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Fermented Deli-Style Garlic Dill Pickle Recipe

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If you love pickles with a crunch, this fermented garlic dill pickle recipe is for you! They’re easy to make and perfect for pairing with your favorite sandwich. 

Be sure to try making pickled jalapeños if you like a little heat with your pickles! 

sandwich on crusty bread with a side of dill pickles

While fresh cucumbers are in season, it’s never a bad idea to make a batch of pickles! [More on growing your own cucumbers here.]

Crunchy garlic dill pickle recipe

I can remember, eons ago, my mom making a HUGE batch of dill pickles. She made the standard vinegar pickles and canned them in a water bath to preserve them. We were all so excited to eat those pickles. 

But when we cracked open the first jar, the pickles inside were mushy. Nobody wanted to eat them. It was such a disappointment, and one that many a home canner has dealt with. Making crunchy pickles can be a challenge when preserving.  My solution is to ferment my dills instead of canning them. 

Since they’re not heated at all, they retain their crispness. And the fermentation process results in a tangy, garlicky dill pickle that will make your mouth happy! Your gut, too, since these are a probiotic pickle. 

Fermenting pickles

The process of fermenting entails making a salt brine and pouring it over fresh cucumbers. 

This jar is left at room temperature for a couple of weeks to slowly ferment into a delicious dill pickle. What you’ll notice happening over the course of days is that the clear brine will become cloudy. This is normal! 

On about the third day, you’ll start to see cloudiness and bubbling. This is the formation of gasses. By the end of the week, the bubbling will have stopped, as no more gas is forming. Leave the pickles on the counter for another week or so to cure in the brine. 

The pickles will begin to look a bit translucent in the center. 

pickle spices in a measuring spoon, jar of cucumbers in the background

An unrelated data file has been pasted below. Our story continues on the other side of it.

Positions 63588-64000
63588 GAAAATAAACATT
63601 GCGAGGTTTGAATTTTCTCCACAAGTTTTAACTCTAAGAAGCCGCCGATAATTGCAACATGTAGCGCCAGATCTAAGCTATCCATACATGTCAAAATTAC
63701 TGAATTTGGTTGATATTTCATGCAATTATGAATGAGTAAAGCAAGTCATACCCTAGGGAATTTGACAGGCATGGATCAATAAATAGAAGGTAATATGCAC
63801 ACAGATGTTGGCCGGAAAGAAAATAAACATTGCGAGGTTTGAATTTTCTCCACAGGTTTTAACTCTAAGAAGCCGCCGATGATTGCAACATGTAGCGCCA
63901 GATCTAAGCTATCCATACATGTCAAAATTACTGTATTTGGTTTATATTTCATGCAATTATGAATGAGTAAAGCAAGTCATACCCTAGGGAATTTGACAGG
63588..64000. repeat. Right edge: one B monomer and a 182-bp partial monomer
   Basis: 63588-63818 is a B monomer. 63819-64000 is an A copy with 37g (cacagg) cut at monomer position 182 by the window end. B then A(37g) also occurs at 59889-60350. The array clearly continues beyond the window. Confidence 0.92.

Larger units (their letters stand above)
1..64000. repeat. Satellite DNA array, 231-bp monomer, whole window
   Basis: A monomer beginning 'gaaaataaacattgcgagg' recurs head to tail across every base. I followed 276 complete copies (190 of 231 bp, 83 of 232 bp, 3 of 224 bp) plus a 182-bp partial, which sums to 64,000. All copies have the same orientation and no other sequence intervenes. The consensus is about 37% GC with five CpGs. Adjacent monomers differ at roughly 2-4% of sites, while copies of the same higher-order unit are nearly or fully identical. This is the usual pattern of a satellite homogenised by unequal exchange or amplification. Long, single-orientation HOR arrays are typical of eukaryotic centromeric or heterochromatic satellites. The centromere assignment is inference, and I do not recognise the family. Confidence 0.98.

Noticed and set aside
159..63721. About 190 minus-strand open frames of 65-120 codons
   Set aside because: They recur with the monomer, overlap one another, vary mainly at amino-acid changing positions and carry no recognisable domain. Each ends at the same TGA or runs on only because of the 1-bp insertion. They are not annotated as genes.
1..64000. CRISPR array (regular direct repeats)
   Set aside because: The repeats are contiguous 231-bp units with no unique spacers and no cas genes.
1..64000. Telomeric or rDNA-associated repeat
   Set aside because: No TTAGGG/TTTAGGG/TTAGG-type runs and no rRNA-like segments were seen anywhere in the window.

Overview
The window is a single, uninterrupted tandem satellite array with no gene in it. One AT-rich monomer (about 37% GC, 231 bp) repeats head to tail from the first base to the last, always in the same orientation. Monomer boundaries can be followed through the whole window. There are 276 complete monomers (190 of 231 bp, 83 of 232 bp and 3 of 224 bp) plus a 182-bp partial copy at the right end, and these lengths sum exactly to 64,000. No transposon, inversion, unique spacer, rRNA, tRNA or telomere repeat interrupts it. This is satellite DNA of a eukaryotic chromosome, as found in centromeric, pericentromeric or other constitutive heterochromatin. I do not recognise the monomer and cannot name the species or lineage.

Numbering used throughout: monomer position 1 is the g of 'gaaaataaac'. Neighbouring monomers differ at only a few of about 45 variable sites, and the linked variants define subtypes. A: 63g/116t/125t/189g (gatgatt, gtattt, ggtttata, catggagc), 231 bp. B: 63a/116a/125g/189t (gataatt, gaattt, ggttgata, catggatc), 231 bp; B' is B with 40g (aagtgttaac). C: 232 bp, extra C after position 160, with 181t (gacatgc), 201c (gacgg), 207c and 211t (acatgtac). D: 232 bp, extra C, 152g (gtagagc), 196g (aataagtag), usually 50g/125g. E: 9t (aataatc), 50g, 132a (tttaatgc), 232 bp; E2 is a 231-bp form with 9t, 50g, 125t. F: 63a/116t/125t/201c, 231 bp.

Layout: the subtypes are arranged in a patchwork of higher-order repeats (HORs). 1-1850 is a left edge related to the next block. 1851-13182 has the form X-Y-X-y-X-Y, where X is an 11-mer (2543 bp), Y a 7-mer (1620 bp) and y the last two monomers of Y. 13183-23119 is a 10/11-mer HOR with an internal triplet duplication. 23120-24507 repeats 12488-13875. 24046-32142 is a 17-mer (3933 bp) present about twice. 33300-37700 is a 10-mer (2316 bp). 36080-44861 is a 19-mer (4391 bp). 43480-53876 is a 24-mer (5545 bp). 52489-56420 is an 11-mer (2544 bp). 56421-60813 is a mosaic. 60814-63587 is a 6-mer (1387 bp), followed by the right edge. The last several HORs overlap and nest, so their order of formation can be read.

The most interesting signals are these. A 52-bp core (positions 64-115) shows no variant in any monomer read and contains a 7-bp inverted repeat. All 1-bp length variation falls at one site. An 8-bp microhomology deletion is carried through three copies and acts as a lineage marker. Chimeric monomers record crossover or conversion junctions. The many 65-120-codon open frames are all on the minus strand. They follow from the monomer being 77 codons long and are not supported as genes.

Preparing the pickles

I opted to cut my cukes into halves. You can cut them in slices if you prefer or ferment them whole. If you opt to leave them whole, you’ll probably need a second jar to fit them all in.

pickle spices in a measuring spoon, jar of cucumbers in the background


If you notice any sort of scum forming on top of the brine, don’t panic. Just check the jar regularly and skim as needed. 

garlic dill pickle halves in a glass jar

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cucumbers in a jar with spices

Fermented Deli-Style Garlic Dill Pickle Recipe

Prep Time: 30 minutes
Ferment Time: 14 days
Total Time: 14 days 30 minutes


  • 20 4-5" pickling cucumbers
  • 5 heads of fresh dill heads or sprigs (or 2 tablespoons dill seed)
  • 4 cloves garlic
  • 2-4 dried peppers (optional)
  • 1 tablespoon mixed pickling spices
  • 4 tablespoons sea salt (or canning salt)
  • 4 cups water, filtered


  1. Wash cucumbers and remove the stem with a thin slice at the end. Cut in halves.
  2. Put half of the dill, 2 cloves of garlic, and half of the hot peppers into the bottom of a half gallon jar.
  3. Begin packing cucumbers into the jar, pressing them tightly. When the jar is about halfway full, add the remaining dill, garlic, and peppers. Continue filling jar to within an inch and a half of the rim.
  4. Add pickling spices.
  5. Pour brine over cucumbers until all are submerged. Use a fermentation weight to hold the cucumbers under the brine.
  6. Cover with a lid or rubber band a piece of cotton cloth on the top. Set jar on the countertop at room temperature. (Temps over 80ºF can result in soft pickles.)
  7. Check the pickles daily for the first week, loosening the jar lid to allow gasses to disperse, then every couple of days. Remove any visible scum as needed.
  8. After fully fermented, tighten on a lid and store your garlic dill pickles in the refrigerator or a cool cellar.
Nutrition Information:
Yield: 20 Serving Size: 1
Amount Per Serving: Calories: 10Total Fat: 0gSaturated Fat: 0gTrans Fat: 0gUnsaturated Fat: 0gCholesterol: 0mgSodium: 1272mgCarbohydrates: 2gFiber: 0gSugar: 1gProtein: 0g

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Adapted from So Easy to Preserve.

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Meet the Author

Kris Bordessa

Kris Bordessa founded Attainable Sustainable as a resource for revitalizing vintage skills. Her book, Attainable Sustainable: The Lost Art of Self-Reliant Living (National Geographic) offers a collection of projects and recipes to help readers who are working their way to a more fulfilling DIY lifestyle. She's a certified Master Food Preserver and longtime gardener who loves to turn the harvest into pantry staples.

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